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COMMENTS TO THE INSTITUTE OF MEDICINE BY THE C-123 VETERANS ASSOCIATION

16 JANUARY 2013

F a i r c h i l d C 1 2 3

Summary:
The Air Force fleet of C-123 transports used for spraying Agent Orange during the Vietnam War were contaminated with TCDD until their destruction as toxic waste in 2010. Veterans who were assigned to these aircraft need military herbicide exposure medical benefits from the Veterans Administration. VA denies, stating TCDD hasn’t actually been shown to cause harm to humans, TCDD on the aircraft could not have exposed crews via ingestion, inhalation or dermal routes, and TCDD on the warplanes was dried http://www.c123kcancer.com http://www.c123kcancer.blogspot.com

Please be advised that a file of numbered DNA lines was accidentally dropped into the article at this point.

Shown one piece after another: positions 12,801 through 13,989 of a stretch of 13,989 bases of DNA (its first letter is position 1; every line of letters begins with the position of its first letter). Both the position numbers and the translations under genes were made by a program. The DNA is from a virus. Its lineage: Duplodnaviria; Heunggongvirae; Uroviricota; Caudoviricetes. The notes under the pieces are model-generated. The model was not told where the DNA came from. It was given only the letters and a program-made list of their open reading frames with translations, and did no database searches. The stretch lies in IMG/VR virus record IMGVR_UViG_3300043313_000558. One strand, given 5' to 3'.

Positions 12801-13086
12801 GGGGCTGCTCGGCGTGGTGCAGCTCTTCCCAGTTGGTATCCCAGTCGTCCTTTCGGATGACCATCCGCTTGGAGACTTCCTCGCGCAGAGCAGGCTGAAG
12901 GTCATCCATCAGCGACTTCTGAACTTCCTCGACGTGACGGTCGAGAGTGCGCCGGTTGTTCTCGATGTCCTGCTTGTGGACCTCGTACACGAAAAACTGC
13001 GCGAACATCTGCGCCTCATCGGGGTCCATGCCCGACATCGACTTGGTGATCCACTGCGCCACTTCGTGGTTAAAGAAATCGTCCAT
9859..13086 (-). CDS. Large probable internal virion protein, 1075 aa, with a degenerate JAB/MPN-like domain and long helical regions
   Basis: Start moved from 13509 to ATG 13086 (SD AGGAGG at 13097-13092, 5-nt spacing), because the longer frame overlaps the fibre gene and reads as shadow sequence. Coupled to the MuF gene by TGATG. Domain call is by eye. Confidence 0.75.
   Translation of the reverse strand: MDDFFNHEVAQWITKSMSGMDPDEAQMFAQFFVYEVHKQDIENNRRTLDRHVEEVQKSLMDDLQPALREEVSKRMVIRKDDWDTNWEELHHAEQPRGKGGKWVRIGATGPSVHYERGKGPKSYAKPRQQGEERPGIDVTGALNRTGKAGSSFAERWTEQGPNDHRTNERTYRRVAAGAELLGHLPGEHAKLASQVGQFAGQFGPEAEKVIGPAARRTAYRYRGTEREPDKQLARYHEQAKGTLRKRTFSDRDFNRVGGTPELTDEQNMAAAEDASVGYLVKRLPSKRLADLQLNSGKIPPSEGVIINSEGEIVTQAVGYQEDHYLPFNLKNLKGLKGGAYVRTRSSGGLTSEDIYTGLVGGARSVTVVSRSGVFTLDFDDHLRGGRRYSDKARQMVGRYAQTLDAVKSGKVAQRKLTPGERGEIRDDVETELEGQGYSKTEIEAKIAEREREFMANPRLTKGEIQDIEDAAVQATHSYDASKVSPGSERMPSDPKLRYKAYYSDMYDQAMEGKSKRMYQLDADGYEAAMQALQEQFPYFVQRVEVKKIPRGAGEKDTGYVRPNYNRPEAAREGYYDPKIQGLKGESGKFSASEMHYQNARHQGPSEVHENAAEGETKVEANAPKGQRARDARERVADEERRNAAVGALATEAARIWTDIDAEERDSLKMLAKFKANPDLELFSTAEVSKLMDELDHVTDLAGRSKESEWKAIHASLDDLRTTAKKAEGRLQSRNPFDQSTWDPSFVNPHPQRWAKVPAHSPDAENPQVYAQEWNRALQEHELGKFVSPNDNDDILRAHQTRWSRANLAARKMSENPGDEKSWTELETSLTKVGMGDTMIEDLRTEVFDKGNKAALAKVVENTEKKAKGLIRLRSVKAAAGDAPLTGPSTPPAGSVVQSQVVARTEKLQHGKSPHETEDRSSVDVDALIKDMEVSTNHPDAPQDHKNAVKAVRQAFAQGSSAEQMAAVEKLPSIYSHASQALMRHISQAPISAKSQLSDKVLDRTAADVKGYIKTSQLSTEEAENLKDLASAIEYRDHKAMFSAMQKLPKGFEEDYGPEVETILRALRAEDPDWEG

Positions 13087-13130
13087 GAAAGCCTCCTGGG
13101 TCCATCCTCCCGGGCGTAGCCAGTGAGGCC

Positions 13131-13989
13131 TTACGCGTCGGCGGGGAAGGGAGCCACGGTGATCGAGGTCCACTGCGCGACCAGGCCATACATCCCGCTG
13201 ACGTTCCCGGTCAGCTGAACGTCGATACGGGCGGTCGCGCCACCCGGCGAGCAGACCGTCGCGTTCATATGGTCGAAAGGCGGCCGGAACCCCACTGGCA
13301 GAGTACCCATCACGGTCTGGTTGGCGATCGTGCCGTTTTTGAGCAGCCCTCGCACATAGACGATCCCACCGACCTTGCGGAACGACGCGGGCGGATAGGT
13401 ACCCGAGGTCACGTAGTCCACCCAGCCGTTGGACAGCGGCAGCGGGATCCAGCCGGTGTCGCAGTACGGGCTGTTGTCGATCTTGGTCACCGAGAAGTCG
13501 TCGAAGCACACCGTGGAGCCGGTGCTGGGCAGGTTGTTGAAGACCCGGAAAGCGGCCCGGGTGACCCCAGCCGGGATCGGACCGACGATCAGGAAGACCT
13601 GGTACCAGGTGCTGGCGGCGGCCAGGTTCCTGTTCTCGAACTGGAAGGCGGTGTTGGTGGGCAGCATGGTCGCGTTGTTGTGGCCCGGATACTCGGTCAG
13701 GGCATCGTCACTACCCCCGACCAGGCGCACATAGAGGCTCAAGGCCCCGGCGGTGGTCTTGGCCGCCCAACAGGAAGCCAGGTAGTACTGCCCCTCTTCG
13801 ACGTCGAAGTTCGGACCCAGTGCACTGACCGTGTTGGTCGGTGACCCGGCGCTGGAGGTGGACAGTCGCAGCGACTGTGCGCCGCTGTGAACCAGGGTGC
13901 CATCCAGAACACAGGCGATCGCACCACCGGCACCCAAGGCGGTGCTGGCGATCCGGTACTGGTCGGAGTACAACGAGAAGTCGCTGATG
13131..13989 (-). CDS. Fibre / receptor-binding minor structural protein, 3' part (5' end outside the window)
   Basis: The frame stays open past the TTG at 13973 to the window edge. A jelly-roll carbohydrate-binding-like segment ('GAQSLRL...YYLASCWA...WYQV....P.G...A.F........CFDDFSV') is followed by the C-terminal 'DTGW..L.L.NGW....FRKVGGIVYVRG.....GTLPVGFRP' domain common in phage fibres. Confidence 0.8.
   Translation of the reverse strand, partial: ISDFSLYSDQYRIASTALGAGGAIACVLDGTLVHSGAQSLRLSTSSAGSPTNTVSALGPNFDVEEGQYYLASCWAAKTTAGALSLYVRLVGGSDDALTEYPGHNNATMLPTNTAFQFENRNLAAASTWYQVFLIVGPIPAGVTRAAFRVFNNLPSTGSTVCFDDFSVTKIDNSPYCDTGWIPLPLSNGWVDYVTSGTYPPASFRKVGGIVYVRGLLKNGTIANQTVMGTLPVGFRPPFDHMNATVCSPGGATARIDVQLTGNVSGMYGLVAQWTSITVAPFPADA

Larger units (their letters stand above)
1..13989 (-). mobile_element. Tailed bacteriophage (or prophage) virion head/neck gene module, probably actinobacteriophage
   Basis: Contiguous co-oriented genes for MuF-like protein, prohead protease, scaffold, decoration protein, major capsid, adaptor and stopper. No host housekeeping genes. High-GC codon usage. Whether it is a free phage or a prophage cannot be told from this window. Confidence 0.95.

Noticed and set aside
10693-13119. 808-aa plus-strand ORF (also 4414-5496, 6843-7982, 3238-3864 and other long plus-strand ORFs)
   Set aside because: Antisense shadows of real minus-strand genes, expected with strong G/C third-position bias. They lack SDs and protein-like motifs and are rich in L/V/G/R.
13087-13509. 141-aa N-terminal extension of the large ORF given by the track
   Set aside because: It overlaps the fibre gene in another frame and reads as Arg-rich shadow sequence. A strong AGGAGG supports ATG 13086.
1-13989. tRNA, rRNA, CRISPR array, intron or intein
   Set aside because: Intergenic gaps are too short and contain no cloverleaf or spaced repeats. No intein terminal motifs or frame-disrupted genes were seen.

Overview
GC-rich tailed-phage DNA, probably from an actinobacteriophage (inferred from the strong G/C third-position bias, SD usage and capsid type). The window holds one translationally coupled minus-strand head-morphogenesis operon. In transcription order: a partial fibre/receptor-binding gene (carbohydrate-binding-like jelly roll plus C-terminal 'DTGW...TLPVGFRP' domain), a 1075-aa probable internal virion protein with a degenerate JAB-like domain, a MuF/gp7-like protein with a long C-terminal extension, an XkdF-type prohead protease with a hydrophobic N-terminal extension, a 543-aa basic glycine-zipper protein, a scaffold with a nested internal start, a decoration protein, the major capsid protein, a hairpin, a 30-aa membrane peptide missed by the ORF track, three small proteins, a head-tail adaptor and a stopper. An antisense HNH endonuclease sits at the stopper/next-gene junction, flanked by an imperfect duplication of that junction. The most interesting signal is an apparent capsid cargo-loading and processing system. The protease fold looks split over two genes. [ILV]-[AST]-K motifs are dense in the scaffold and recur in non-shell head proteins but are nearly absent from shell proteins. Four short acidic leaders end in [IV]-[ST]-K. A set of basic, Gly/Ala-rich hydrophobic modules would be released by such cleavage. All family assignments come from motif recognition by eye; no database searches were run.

I flew them between 1972 and 1982. Several had that characteristic stench we still remember. Agent Orange was sprayed during the Vietnam War from our modified C-123 transports. 2013 2011-2013 OFFICERS: COL Arch Battista. Senior Enlisted LTCOL John Harris. and it turns out that all remained contaminated with military herbicides. AF toxicologists first officially confirmed contamination by military herbicide residue in 1979 following complaints from our maintenance personnel. Although we understand that Agent Orange itself was odorless. the C123 fleet was labeled obsolete and retired to desert storage. Women’s Health CAPT Mike Lewis USN Ret. Army Aviation MAJ Wes Carter. which lingered long after Vietnam. MS. Along with my friends. Following the war. MA. The problem was better revealed with far more extensive official testing in 1994 in which toxicologists confirmed our airplanes were “heavily contaminated” and “a danger to public health. The problem: USAF and GSA records released in 2011 detailed the C-123 contamination by military herbicides. and also described in sworn testimony by the 1994 testing experts in federal court.com January 16. Family Liaison Mrs Audrey McElwain. Aircrews and maintenance personnel knew of a terrific stench.T HE C-123 V ETERANS A SSOCIATION 2349 NUT TREE LANE MCMINNVILLE OREGON 97128 971 241-9322 www. Administration Vietnam Veterans of America – DC Liaison Committee to Review the Health Effects in Vietnam Veterans of Exposure to Herbicides The Institute of Medicine of the National Academies Dear Members of the Committee: Along with 1560 other veterans we bring to the attention of the Committee the fact of our exposure to Agent Orange and other military herbicides.” The contamination was not theoretical. Maintenance CMS Charles Fusco. but confirmed many times by Air Force military and civilian toxicologists. this suggests the odor was caused by a combination of residues. Aerial Port LTCOL Paul Bailey. still judged too contaminated for landfill. Medical Service Corps Mrs Joan Carter. Nurse Corps LTCOL Bob Karpinski. Of our 18 aircraft. and one both malathion and military herbicides. official records show ten were spray airplanes. VA Liaison MAJ Al Harrington. After the 1979 tests we were assured the airplanes posed no health concerns. and the usual aviation petroleum distillates. Then. and by contract laboratories. Naval Aviation MAJ Dan Clancy USA Ret. Spray apparatus was removed. FAA & ALPA Liaison COL Ken Wheeler. In 2010. were all destroyed as toxic waste except for a few museum displays. Chair & Legislative Liaison COL Hal Lawrence. thus about 42% of all our airplanes were former spray aircraft. Legal COL Dee Holliday. these airplanes returned to the United States. the C-123s. later determined to be Malathion residue with a mixture of Agent Orange. 2 MISSION STATEMENT: VA RECOGNITION OF C-123 VETERANS’ AGENT ORANGE ILLNESSES .c123agentorange. Vice Chair & Publications MAJ Gail Harrington.